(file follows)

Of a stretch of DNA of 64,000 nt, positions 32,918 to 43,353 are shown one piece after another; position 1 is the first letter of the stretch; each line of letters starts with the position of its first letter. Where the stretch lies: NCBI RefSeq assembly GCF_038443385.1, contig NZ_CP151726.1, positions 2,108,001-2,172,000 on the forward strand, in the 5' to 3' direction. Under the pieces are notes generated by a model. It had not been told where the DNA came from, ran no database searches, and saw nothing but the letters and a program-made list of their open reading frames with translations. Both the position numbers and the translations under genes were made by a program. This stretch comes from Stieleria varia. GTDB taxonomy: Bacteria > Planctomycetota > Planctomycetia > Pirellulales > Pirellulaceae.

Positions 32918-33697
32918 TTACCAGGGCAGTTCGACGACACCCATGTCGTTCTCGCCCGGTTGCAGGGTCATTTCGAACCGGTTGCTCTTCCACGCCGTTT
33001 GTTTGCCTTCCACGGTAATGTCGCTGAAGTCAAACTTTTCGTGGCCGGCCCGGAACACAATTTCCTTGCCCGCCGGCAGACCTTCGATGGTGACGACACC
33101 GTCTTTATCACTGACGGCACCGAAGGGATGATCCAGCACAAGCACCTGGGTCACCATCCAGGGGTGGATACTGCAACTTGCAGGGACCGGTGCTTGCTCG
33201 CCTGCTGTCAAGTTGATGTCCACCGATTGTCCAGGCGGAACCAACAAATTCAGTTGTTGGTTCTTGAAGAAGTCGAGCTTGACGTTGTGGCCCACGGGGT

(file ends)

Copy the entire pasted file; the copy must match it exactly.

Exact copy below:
Of a stretch of DNA of 64,000 nt, positions 32,918 to 43,353 are shown one piece after another; position 1 is the first letter of the stretch; each line of letters starts with the position of its first letter. Where the stretch lies: NCBI RefSeq assembly GCF_038443385.1, contig NZ_CP151726.1, positions 2,108,001-2,172,000 on the forward strand, in the 5' to 3' direction. Under the pieces are notes generated by a model. It had not been told where the DNA came from, ran no database searches, and saw nothing but the letters and a program-made list of their open reading frames with translations. Both the position numbers and the translations under genes were made by a program. This stretch comes from Stieleria varia. GTDB taxonomy: Bacteria > Planctomycetota > Planctomycetia > Pirellulales > Pirellulaceae.

Positions 32918-33697
32918 TTACCAGGGCAGTTCGACGACACCCATGTCGTTCTCGCCCGGTTGCAGGGTCATTTCGAACCGGTTGCTCTTCCACGCCGTTT
33001 GTTTGCCTTCCACGGTAATGTCGCTGAAGTCAAACTTTTCGTGGCCGGCCCGGAACACAATTTCCTTGCCCGCCGGCAGACCTTCGATGGTGACGACACC
33101 GTCTTTATCACTGACGGCACCGAAGGGATGATCCAGCACAAGCACCTGGGTCACCATCCAGGGGTGGATACTGCAACTTGCAGGGACCGGTGCTTGCTCG
33201 CCTGCTGTCAAGTTGATGTCCACCGATTGTCCAGGCGGAACCAACAAATTCAGTTGTTGGTTCTTGAAGAAGTCGAGCTTGACGTTGTGGCCCACGGGGT